by Susie Davidson
~ I always enjoy perusing the Jewish holiday-themed emails from Rabbi Arthur Waskow of the Philadelphia-based Shalom Center.
Earlier this year, Rabbi Waskow pointed out that Earth Day ended just as Passover began. “As the traditional Haggadah says,” he quoted, “In every generation we face destruction — and so in every generation all of us — every human being — must seek freedom, justice, and healing anew.” Waskow suggested passing around an inflatable Globe at the end of the Seder, and singing a song that began:
We have the whole world in our hands.
We have the frogs and the forests in our hands,
We have the wind and the honeybees in our hands….
Honeybees, of course, are integral to our much-loved New Year ritual of apples and honey.
Two years ago, I wrote about a “Sweet New Year Beekeeping & Havdalah” event at Temple Beth Shalom of Peabody. Anita Deeley, a biologist and Massachusetts State Bee Inspector who maintains 30-50 treatment-free hives at Beverly Bees, showed children an actual hive, taught them how to identify honeybees and spot the queen, and discussed their role as pollinators of both flowers and agriculture — including the fruits, nuts and veggies, even the coffee — we love.
For this article, I also researched the Natural Resources Defense Council document “Vanishing Bees” about the Colony Collapse Disorder. First noticed in 2006, it describes a phenomenon where bees don’t return to hives. I then found a disturbing 2014 National Geographic report by Sasha Ingber which stated that “the number of U.S. honeybee colonies has been halved over the past ten years, to everybody’s detriment.”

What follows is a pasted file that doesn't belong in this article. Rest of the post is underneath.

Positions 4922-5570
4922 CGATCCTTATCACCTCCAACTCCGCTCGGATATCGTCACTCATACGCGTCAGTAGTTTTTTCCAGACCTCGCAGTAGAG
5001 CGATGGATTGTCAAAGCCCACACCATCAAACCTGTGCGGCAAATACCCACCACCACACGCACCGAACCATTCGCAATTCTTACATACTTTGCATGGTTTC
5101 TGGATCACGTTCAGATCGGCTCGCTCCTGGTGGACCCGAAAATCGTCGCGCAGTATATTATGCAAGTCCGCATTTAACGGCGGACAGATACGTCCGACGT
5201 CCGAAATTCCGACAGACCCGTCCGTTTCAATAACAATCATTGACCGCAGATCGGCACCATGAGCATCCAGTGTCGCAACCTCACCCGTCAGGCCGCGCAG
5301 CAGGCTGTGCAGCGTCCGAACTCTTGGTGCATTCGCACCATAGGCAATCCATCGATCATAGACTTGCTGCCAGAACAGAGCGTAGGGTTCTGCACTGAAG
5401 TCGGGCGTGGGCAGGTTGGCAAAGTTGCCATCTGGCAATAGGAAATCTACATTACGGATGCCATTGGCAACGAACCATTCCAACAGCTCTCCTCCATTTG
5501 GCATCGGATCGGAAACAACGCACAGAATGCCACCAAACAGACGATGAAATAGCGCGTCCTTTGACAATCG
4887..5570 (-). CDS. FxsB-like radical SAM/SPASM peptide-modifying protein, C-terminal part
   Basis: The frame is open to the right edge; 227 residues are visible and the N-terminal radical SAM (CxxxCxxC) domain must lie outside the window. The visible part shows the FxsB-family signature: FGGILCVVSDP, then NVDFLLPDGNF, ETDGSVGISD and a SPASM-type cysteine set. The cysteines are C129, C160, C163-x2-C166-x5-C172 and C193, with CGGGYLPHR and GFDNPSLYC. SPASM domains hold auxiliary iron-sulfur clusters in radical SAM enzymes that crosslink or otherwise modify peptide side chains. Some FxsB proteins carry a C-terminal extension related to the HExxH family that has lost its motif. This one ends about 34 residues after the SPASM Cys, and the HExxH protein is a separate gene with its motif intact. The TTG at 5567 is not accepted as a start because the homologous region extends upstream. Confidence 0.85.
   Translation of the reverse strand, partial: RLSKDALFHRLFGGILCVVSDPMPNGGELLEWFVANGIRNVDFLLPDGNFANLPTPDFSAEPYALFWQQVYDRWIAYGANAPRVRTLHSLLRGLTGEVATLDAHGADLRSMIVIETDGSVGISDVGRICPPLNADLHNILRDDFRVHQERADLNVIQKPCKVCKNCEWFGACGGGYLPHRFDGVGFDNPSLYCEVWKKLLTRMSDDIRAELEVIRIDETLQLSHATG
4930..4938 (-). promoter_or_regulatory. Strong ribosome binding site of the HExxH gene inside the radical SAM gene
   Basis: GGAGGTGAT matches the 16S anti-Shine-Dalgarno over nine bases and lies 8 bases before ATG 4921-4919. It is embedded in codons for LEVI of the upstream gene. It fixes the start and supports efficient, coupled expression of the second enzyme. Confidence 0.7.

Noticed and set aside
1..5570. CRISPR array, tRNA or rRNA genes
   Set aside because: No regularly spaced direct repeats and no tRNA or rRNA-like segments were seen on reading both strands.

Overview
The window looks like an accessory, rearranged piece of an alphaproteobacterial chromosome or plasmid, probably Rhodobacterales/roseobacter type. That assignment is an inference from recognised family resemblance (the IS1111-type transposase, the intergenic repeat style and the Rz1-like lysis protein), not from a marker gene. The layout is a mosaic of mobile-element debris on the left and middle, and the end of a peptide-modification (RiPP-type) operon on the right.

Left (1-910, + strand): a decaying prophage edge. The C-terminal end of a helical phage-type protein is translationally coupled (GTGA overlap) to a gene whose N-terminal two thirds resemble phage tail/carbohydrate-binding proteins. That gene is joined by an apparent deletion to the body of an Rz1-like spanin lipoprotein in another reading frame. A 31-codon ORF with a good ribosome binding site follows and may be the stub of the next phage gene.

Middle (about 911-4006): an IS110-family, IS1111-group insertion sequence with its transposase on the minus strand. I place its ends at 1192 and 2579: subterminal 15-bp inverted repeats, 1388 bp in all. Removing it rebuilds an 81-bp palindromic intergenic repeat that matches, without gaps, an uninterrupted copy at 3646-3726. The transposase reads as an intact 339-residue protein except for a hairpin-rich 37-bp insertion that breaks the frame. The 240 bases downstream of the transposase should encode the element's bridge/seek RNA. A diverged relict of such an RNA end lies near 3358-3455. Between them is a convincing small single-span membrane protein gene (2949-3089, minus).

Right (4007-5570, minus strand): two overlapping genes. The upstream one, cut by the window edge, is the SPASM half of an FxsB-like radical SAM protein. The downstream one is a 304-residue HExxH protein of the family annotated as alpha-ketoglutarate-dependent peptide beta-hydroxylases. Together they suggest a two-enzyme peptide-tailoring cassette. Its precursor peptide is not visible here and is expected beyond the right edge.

Last month, a Jewish Advocate editorial linked Colony Collapse Disorder to the use of neonicotinoids, pesticides that disorient bees so that they either fail to return, or carry the neonic pesticide into hives, thereby disorienting the whole colony.
The editorial spelled out some hope. State Rep. Carolyn Dykema (D – Holliston) has introduced a bill, HD2336, An Act Protecting Massachusetts Pollinators, to limit neonics. Moreover, the Israeli company BioBee is breeding predatory insects to take care of agricultural pests naturally. And gardening suppliers, including Home Depot and Lowe’s, are beginning to phase out neonicotinoids. But change comes slowly; an EPA study on the pesticide may not be completed until 2018.
I have decided to take action to help HD2336 move through the legislature. Hopefully, something substantial will come out of this effort by Rosh Hashanah, so that I can feel more personally invested in my slice of honeyed apple.
Susie Davidson, a freelance journalist, contributes to the Huffington Post, the Forward, the Brookline Tab, the Jewish Advocate and other national and international publications including The Jerusalem Post and Ha’aretz. She coordinates the Boston chapter of the Coalition on the Environment and Jewish Life (COEJL).